What Is Brandishing a Weapon or Pulling a Gun on Someone?
The charge of brandishing a weapon, a violation of Penal Code § 417, is not alleged too often. So, when it is alleged, folks scramble to Google and call attorneys to get answers. What is the punishment? Is self-defense a defense? What if the other person did not see it or know what it was? What if there was no argument or confrontation involved?
A few definitions help one to understand the charge better. A weapon includes not only a firearm, but any “deadly weapon.” A deadly weapon includes a knife, or anything else that can be used to kill another person. This means the object or instrument is “inherently deadly or dangerous” and if used, is capable of causing or likely to cause death or great bodily injury. Great bodily injury is significant or substantial injury (broken bones, concussion, significant bleeding, injuries requiring surgery to repair, etc.).
Deadly weapons do not include fists, teeth or feet or other body parts that can injure another person. However, a deadly weapon can include a rope that can be used to strangle someone, a dog that is trained to attack another person or a hammer than can be used to hit another person in the head or face.
The firearm does not need to be loaded for it to be considered a weapon. The key is that the observer of the weapon experiences fear or defendant intends that the observer experience fear or anxiety. A firearm does not include a BB gun or pellet gun, as the BB or pellet is not propelled by combustion as is true with a firearm.
Brandishing means showing the weapon, or exhibiting it to another person, “in a rude, angry or threatening manner” or using it in a “fight or quarrel.” One does not need to point the weapon at the other person. In fact, the other person does not even need to see the weapon for this crime to take place. The prosecution, however, should be able to show that there was some argument or confrontation between the two people involved before the defendant exhibited the firearm or deadly weapon.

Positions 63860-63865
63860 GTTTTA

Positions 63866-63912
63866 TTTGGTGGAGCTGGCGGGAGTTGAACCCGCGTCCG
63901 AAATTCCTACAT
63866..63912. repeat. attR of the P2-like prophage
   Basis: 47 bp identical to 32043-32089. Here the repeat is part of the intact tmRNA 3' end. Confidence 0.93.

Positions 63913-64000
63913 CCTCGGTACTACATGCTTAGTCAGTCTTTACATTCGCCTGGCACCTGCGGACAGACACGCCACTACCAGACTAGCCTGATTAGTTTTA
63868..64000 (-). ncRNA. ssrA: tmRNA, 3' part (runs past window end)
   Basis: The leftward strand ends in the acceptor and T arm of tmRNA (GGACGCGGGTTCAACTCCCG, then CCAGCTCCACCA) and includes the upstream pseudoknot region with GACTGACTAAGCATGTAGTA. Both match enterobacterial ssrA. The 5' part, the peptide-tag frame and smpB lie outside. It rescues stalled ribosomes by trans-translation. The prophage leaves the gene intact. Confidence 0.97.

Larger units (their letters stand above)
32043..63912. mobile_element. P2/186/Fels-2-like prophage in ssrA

Self-defense or the defense of another is the number one and most common defense. Obviously, self-defense only is proper and a valid defense if the self-defense is limited in scope to preventing imminent bodily injury to oneself or another or if used, the weapon is used only as necessary to defend against the danger (not take the offensive).
Other defenses are the weapon was not brandished or exhibited in an angry, rude or threatening manner, i.e. you were just joking around. A similar defense is that the complaining party is lying or telling the police a fabrication.
Punishment for violating Penal Code § 417 depends upon if the allegation is charged as a misdemeanor or a felony, which will depend upon the facts of the case (was it by a day care center or to a police officer?) and defendant’s prior criminal history.
A misdemeanor violation of this section is a mandatory minimum 30 days of county jail up to a maximum of six months in county jail. Probation is thereafter usually allowed, often with a requirement that the defendant attend and complete anger management classes and maybe perform some community service. There is then usually a criminal protective order in favor of the victim for the period of informal probation. There may also be minimal court fines.
If the weapon was a firearm such as a revolver or pistol and it was capable of being concealed, the minimum punishment is three months in county jail.
A felony violation exposes the defendant up to three years in state prison, to be served in the county jail (assuming his record does not otherwise make AB109 inapplicable). If the brandishing took place at a day-care center for children or around a police officer, there is a three-month minimum county jail sentence. Once out of jail, the person would also most likely be required to attend anger management classes and abide by a criminal protective order while on formal probation, which can be up to five years.
For more information about firearm issues, please click on the following articles: